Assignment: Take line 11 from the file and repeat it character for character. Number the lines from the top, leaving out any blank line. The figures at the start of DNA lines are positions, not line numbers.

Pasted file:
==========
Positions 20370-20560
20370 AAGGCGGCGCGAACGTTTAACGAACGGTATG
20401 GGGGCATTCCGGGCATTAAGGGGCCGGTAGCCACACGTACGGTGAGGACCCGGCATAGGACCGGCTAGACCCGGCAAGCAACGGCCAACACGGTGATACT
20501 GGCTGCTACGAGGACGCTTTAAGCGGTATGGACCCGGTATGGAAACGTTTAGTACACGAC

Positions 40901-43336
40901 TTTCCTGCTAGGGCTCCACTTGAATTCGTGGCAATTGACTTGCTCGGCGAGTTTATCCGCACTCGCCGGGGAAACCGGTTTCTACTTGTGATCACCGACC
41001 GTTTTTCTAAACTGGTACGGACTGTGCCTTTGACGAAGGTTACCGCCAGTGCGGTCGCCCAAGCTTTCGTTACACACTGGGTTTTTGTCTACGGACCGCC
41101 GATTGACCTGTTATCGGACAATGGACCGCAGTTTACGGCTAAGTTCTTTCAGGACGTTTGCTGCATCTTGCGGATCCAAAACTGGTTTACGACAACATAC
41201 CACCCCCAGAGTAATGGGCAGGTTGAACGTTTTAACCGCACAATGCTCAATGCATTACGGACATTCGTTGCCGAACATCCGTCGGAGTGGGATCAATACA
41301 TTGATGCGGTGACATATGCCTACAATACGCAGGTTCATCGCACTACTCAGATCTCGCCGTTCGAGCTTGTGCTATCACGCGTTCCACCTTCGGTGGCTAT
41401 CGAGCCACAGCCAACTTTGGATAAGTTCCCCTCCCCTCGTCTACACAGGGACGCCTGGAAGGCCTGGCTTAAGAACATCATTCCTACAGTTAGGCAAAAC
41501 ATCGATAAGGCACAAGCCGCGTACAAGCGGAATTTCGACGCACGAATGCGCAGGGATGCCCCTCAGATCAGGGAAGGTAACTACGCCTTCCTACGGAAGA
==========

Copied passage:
41401 CGAGCCACAGCCAACTTTGGATAAGTTCCCCTCCCCTCGTCTACACAGGGACGCCTGGAAGGCCTGGCTTAAGAACATCATTCCTACAGTTAGGCAAAAC